Japan will maintain tradition in the imperial household even if it means the end of the monarchy.
After a four-year engagement, Princess Mako, the niece of 61-year-old Emperor Naruhito, married her long-time boyfriend, Kei Komuro on Tuesday. And because Japan’s imperial law strips women of their royal status after marriage, the Princess will exit the family, leaving behind just 12 women and five men.
In addition, following controversy over their engagement, Mako turned down a 152.5 million yen (US$1.3 million) dowry that is traditionally given to women in the royal family who’ve married, making her the first to do so since World War II.
“It’s a radical departure from what is expected from women of the imperial family,” said Shihoko Goto, deputy director for Geoeconomics at the Wilson Centre, a Washington-based think tank, and an Asian affairs specialist. “She is prepared to make financial sacrifices and uproot herself from the comfort, safety, and privileges of her life to pursue her own path.”
There were 67 members of Japan’s royal family after World War II. As of Tuesday, there will be just 17, and only three heirs to the throne among them: The emperor’s 85-year-old uncle, Prince Masahito; his brother, Crown Prince Fumihito, age 55; and his nephew and Princess Mako’s brother Hisahito, age 15. Japan is among a handful of modern monarchies, including Saudi Arabia, Oman and Morocco that limits succession to men.
Princess Mako’s wedding has spotlighted previous calls to allow women to be part of the line of succession, as a way to shore up the world’s oldest hereditary monarchy, and to bring it in line with more modern ideas about gender equality.
It’s an overwhelmingly popular idea, according to a Kyodo News poll taken in March and April, in which 85 per cent of respondents said they were in favour of a female emperor, and almost as many – 79 per cent – said they’d support letting the empress pass the throne on to her own children.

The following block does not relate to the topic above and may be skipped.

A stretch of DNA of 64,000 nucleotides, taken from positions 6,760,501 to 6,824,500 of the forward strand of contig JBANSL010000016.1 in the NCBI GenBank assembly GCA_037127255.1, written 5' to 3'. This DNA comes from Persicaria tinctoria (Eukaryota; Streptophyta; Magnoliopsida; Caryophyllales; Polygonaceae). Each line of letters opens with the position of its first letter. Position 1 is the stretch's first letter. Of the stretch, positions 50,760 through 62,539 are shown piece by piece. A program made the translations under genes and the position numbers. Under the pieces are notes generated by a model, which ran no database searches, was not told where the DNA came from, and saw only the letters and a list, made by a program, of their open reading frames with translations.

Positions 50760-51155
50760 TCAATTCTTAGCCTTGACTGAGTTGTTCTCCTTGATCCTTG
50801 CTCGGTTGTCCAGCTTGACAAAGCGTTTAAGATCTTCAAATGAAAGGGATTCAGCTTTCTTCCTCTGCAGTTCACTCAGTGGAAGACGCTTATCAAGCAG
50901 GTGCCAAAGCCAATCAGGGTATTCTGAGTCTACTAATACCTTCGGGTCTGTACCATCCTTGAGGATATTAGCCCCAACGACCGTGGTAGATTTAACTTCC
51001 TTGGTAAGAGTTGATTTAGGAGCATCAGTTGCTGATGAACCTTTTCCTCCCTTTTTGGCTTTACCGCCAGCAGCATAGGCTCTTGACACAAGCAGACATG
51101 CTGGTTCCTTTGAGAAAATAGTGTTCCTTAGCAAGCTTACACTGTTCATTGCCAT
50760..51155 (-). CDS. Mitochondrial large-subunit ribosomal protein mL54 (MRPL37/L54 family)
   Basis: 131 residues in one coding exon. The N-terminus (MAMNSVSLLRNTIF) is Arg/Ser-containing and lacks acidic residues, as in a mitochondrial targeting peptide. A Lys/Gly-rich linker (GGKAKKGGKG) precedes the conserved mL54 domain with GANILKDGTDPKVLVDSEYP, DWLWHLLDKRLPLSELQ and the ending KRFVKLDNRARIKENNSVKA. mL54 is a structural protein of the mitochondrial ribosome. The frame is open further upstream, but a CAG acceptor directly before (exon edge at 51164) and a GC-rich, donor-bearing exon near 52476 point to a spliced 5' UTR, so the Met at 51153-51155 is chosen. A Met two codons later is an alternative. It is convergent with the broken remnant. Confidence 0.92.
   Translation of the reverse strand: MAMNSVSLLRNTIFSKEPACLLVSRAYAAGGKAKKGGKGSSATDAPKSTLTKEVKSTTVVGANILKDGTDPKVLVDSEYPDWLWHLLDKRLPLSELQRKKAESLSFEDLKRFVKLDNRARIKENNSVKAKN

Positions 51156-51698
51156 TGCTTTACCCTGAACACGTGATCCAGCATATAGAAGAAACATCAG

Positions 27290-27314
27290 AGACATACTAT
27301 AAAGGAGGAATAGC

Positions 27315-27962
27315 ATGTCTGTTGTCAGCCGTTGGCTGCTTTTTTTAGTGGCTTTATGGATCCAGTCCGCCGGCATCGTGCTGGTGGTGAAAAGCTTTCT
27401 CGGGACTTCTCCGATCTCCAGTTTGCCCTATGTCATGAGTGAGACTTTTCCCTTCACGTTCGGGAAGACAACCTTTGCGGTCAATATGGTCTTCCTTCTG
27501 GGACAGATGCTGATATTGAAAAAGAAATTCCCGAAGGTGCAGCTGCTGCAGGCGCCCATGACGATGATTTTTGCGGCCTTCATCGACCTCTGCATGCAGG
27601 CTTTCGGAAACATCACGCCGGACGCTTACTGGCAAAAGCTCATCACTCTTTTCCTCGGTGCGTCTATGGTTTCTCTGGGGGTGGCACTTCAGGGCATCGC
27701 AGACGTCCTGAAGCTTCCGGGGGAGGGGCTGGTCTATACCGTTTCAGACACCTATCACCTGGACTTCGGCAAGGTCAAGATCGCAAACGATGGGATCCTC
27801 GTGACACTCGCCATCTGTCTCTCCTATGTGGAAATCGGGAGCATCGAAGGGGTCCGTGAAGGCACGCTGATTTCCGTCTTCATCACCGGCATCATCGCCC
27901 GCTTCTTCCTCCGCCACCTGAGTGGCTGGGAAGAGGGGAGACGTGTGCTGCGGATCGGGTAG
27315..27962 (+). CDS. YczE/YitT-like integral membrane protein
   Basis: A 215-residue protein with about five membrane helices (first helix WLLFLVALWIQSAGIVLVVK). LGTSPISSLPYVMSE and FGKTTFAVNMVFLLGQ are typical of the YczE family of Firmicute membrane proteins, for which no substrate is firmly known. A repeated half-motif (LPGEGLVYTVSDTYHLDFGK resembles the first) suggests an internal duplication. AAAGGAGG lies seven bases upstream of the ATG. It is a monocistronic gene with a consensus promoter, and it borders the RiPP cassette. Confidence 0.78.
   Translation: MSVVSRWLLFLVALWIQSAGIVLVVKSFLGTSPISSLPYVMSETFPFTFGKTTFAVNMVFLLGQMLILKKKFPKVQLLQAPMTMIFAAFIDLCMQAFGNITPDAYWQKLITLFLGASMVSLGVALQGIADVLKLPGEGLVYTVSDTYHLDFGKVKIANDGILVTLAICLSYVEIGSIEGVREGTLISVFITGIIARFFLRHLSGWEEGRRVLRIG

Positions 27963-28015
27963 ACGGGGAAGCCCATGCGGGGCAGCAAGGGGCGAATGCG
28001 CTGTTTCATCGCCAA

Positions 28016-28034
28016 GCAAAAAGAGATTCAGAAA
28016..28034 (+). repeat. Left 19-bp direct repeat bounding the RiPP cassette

Ironically, the imperial family cannot do anything about it. The role of the monarchy, including its line of succession, is governed by Japanese law. In the past two decades, several top political officials have considered changing the rules, to no avail.
In 2006, proposed legislation to allow female heirs to be in line to the throne was shelved after the birth of Prince Hisahito, the first male child in almost four decades. In 2012, then-premier Yoshihiko Noda considered allowing princesses to create their own royal branches and keep their status when they marry, an effort that stalled when he was replaced by Shinzo Abe.
More recently, ex-premier Yoshihide Suga launched an expert panel to look into the matter. However, his successor, Prime Minister Fumio Kishida, opposes passing down the throne through an empress.
As Princess Mako loses her royal status, the newlyweds plan to live in the US, without financial support from the royal family or the Japanese government. Her husband has reportedly secured a job with a Manhattan law firm, while Princess Mako – who has a master’s degree in art museum studies – has not announced her plans. The move may prove a welcome reprieve for the couple after years of tabloid scrutiny.
Earlier this month, the Imperial Household Agency, the government office that oversees the royal family, said that the princess had been diagnosed with post-traumatic stress disorder as a result of online abuse directed at the couple and their families.
“She has been experiencing a persistent fear that her life is going to be destroyed, which makes her pessimistic and makes it difficult for her to feel happy,” the statement said.